Now, when we moved into this apartment, I was kind of creeped out by this substantial backyard shrine. 'Twas difficult to relax on the fire escape, drinking beer and smoking cigarettes, without hearing "Repent! Repent!" ever so faintly in the distance. As I became more familiar with and desensitized by the voluminous heap of Catholic kitsch in this neighborhood, * the creepy factor diminished slightly, but never faded completely. I'm not entirely sad to see her gone.

Paragon of Catholic Kitsch:

But the mode of removal is by far the creepiest element of the story. Two men, clad in black, in the middle of the night, under cover of darkness? Ok, so maybe they weren't clad in black, and it was only 7:30, but still... one has to wonder. Is Greenpoint so rabidly Catholic that to remove a plaster Mary in broad daylight would result in nothing less than a full-scale riot? After all, on April 2nd, 2005, you would have thought the end of the world was nigh for the tone on the streets of our fair 'hood. NPR was even broadcasting live from right outside St. Anthony of Padua.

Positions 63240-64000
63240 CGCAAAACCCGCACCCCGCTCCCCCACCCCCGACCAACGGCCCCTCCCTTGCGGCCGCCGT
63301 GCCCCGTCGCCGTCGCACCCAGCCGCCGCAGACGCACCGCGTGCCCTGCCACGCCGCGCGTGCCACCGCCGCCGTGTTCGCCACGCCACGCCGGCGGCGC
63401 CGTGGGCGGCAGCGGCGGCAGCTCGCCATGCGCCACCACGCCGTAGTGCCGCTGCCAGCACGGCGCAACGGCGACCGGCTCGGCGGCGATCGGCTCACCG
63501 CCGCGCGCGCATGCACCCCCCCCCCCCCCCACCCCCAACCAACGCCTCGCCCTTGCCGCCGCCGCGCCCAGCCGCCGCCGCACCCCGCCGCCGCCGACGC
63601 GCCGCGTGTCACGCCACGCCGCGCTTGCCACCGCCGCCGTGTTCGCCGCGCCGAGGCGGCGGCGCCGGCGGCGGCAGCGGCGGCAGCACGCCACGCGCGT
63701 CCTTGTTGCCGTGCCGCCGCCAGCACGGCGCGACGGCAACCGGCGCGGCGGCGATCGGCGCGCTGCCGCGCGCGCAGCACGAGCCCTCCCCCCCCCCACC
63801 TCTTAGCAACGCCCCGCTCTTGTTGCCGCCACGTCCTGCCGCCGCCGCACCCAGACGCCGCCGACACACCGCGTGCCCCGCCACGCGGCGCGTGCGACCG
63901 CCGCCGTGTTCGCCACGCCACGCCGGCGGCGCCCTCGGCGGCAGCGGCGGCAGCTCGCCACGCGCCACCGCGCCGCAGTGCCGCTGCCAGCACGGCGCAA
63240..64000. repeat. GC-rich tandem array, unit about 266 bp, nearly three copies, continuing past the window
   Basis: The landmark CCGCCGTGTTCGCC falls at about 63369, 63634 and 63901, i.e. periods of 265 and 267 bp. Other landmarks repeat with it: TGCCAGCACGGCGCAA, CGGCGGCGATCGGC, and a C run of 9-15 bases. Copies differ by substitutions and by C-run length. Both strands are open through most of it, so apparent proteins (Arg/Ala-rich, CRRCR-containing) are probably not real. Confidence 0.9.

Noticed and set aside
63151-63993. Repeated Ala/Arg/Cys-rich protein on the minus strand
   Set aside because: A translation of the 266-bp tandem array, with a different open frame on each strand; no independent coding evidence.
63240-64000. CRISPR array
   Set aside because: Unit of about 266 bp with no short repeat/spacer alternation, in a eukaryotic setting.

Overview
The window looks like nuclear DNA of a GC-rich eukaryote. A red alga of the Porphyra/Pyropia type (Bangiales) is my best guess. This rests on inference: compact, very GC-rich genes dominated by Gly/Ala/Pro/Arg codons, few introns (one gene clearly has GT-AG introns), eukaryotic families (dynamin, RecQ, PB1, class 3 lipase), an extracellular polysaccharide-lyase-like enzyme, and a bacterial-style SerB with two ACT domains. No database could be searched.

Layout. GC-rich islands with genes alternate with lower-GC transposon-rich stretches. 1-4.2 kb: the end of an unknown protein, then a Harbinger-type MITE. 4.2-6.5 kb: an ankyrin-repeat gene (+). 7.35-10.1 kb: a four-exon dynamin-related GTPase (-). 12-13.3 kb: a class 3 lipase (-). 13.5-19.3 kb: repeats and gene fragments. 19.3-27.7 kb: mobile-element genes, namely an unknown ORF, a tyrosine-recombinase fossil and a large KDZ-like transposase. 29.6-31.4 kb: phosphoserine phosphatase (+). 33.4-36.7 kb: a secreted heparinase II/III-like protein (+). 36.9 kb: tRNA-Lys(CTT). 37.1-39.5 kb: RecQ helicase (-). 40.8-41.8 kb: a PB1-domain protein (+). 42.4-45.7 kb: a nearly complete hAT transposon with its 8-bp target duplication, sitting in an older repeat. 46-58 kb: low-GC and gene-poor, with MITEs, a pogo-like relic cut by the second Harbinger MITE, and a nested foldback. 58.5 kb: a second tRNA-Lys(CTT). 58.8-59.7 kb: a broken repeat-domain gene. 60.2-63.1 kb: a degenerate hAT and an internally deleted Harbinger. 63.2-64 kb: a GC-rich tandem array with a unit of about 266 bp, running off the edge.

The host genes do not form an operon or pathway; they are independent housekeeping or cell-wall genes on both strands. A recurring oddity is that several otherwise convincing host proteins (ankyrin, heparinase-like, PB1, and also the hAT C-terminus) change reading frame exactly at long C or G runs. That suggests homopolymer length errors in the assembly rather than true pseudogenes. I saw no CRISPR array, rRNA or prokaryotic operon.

And then, where did they take her? They certainly didn't put her on the curb. Who has her now? Who are they?!?

So many questions that I fear will never be answered to any degree of satisfaction.

* Big thanks to Jon for coming through with Jesus!! I wish I could post more visuals, but Michelle took back her camera. Maybe I'll devote an entire posting to the stuff sometime.

Thursday, March 30, 2006

Step Away From The Vehicle

At least once a week, someone parks a car outside my window whose car alarm goes off every time a pigeon shits. I am so very tempted to write a note saying, simply, "I strongly encourage you to adjust the sensitivity of your car alarm," and then leave it on the hood held in place with a brick. Would they get the message? Is that going too far?